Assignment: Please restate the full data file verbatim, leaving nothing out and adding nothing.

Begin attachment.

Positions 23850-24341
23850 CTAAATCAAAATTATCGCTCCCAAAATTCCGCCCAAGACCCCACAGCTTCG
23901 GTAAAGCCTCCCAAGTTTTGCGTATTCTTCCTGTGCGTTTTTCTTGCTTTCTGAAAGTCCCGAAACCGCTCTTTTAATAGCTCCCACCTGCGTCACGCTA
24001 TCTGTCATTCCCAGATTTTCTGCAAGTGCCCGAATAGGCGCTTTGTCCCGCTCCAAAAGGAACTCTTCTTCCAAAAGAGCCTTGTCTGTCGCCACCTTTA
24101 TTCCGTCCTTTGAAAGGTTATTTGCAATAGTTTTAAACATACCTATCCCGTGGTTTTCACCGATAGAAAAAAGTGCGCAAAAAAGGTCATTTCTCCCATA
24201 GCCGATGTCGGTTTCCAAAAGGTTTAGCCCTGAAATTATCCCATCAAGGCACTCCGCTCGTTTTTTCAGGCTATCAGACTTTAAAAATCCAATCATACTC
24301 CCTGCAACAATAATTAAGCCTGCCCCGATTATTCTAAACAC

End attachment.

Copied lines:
Positions 23850-24341
23850 CTAAATCAAAATTATCGCTCCCAAAATTCCGCCCAAGACCCCACAGCTTCG
23901 GTAAAGCCTCCCAAGTTTTGCGTATTCTTCCTGTGCGTTTTTCTTGCTTTCTGAAAGTCCCGAAACCGCTCTTTTAATAGCTCCCACCTGCGTCACGCTA
24001 TCTGTCATTCCCAGATTTTCTGCAAGTGCCCGAATAGGCGCTTTGTCCCGCTCCAAAAGGAACTCTTCTTCCAAAAGAGCCTTGTCTGTCGCCACCTTTA
24101 TTCCGTCCTTTGAAAGGTTATTTGCAATAGTTTTAAACATACCTATCCCGTGGTTTTCACCGATAGAAAAAAGTGCGCAAAAAAGGTCATTTCTCCCATA
24201 GCCGATGTCGGTTTCCAAAAGGTTTAGCCCTGAAATTATCCCATCAAGGCACTCCGCTCGTTTTTTCAGGCTATCAGACTTTAAAAATCCAATCATACTC
24301 CCTGCAACAATAATTAAGCCTGCCCCGATTATTCTAAACAC